Epidemiology of ambulance responses to older people who have fallen in New South Wales, Australia

Authors

  • Paul M Simpson,

    Corresponding author
    1. School of Public Health and Community Medicine, University of New South Wales, Sydney, New South Wales, Australia
    • Ambulance Service of New South Wales, Sydney, New South Wales, Australia
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  • Jason C Bendall,

    1. Ambulance Service of New South Wales, Sydney, New South Wales, Australia
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  • Jillian Patterson,

    1. New South Wales Health Biostatistical Training Program, Sydney, New South Wales, Australia
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  • Anne Tiedemann,

    1. The George Institute for Global Health, Sydney, New South Wales, Australia
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  • Paul M Middleton,

    1. Ambulance Service of New South Wales, Sydney, New South Wales, Australia
    2. School of Public Health and Community Medicine, University of New South Wales, Sydney, New South Wales, Australia
    3. University of Sydney, Sydney, New South Wales, Australia
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  • Jacqueline CT Close

    1. Falls and Injury Prevention Group, Neuroscience Research Australia, University of New South Wales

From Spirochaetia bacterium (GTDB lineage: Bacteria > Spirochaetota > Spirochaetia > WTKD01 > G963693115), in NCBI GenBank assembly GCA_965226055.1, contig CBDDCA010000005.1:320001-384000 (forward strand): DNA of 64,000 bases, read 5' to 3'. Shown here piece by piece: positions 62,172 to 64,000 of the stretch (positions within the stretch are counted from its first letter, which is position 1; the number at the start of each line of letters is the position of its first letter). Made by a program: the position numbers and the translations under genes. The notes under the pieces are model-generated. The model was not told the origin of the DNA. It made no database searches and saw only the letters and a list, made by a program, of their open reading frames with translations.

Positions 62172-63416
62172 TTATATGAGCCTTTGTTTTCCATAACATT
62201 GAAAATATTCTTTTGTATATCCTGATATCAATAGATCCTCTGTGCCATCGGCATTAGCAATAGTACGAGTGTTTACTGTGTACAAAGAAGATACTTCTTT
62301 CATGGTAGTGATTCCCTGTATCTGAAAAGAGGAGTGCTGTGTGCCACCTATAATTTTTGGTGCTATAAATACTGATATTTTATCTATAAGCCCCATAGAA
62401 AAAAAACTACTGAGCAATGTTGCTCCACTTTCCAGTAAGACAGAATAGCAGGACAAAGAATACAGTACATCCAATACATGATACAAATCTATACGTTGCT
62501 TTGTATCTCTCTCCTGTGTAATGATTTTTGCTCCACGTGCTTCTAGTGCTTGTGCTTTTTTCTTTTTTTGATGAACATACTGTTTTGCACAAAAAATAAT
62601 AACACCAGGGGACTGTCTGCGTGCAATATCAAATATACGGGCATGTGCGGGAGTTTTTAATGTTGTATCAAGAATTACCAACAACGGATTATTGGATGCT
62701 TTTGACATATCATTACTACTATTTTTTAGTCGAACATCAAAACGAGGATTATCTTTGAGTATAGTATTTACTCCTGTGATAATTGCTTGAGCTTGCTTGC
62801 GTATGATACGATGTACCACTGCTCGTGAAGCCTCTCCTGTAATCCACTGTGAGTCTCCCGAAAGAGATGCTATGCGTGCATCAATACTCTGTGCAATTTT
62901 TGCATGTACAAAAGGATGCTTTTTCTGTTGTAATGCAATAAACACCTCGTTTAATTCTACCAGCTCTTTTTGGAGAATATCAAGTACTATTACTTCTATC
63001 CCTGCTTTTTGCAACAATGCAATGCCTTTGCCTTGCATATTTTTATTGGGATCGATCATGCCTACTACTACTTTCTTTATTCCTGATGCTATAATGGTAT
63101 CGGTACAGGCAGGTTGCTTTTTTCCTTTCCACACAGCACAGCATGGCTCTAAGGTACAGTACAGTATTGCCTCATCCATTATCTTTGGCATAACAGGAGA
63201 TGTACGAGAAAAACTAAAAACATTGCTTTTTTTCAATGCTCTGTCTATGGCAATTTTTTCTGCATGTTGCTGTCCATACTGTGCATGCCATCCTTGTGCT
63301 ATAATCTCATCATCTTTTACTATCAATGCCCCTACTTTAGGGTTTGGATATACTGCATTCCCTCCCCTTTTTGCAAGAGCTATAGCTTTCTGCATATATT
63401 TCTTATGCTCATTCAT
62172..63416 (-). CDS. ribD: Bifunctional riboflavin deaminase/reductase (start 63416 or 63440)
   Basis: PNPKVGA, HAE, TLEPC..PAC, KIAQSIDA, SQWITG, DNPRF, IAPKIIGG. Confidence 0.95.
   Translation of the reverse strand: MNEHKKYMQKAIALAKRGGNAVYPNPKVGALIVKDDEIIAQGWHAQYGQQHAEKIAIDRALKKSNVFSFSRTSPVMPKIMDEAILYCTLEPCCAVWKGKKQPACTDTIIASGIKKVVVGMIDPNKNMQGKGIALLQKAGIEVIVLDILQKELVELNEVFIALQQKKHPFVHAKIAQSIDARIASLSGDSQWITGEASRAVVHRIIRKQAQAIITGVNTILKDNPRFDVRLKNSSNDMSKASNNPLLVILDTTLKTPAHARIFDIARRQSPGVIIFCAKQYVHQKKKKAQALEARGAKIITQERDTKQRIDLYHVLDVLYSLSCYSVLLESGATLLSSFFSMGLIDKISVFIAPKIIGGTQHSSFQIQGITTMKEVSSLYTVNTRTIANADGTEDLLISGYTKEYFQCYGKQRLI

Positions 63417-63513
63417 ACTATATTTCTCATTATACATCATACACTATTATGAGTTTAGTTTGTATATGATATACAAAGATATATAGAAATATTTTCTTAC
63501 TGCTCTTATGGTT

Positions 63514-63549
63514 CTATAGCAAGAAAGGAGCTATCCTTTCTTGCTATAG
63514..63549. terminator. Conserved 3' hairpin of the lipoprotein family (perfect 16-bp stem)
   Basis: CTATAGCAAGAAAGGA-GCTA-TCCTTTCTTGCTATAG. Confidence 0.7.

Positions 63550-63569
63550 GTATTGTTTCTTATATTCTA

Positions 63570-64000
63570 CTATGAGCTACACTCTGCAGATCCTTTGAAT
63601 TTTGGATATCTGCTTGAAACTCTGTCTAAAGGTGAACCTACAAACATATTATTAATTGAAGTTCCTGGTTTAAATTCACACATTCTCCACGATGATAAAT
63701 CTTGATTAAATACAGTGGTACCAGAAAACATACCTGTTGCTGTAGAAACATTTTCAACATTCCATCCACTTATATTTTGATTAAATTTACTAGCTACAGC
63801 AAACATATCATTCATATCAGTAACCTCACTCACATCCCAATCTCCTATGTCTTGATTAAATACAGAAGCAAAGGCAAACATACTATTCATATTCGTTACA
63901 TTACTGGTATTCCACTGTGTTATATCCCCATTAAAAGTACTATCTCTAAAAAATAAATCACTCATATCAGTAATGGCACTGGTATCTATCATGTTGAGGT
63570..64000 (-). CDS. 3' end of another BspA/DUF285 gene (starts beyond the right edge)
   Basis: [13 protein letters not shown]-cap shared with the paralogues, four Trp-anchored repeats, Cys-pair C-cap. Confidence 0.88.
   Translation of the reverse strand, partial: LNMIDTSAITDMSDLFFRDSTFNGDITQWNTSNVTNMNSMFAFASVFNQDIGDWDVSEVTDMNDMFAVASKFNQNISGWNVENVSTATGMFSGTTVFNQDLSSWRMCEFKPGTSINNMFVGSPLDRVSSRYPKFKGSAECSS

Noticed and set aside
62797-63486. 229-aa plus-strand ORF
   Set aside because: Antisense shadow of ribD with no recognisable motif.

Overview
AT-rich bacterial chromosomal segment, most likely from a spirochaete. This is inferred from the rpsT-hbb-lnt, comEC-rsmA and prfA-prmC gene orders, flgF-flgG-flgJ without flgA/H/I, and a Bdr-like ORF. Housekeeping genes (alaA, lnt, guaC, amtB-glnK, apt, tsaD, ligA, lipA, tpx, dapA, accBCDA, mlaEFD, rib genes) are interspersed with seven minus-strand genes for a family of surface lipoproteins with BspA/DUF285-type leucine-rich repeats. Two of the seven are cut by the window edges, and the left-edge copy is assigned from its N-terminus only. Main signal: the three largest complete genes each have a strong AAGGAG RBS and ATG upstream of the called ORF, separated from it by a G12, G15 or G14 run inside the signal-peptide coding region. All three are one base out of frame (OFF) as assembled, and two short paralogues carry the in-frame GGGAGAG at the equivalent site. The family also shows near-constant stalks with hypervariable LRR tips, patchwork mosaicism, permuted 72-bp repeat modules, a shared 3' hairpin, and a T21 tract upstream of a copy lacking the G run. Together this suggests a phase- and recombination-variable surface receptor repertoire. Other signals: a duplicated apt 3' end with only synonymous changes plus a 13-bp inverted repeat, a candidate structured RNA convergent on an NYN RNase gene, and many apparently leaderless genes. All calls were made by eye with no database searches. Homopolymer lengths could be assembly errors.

2. Prince of Wales Clinical School, University of New South Wales, Sydney, New South Wales, Australia
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Correspondence to: Mr Paul Simpson, Ambulance Service of New South Wales. Email: psimpson@ambulance.nsw.gov.au

Abstract

Aim

To quantify the size and scope of the operational burden for a large ambulance service arising from older people who have fallen and to describe this population.

Methods

Retrospective analysis of ambulance records from New South Wales, Australia for emergency calls classified as ‘falls’ in the period 1 July 2008 to 30 June 2009.

Results

There were 42 331 responses to people aged 65 years or older, constituting 5.1% of total emergency workload. The median age of patients was 83 (interquartile range 76–87) and 62% were women. The transport rate was 76%. Transport to hospital was more likely during the day (odds ratio (OR) 1.8, 95% confidence interval (CI) 1.7–1.9) and on weekends (OR 1.06, 95%CI 1.0–1.1).

Conclusion

Falls by older people constitute approximately 5% of all emergency responses, of which one quarter are not transported to emergency department (ED) after paramedic assessment. Increasing the sophistication of ambulance dispatch processes to older people who have fallen, and continuing with the development of new models of care aimed at decreasing unnecessary transports to the EDs, should be a priority when planning ambulance service delivery for older people who have fallen.

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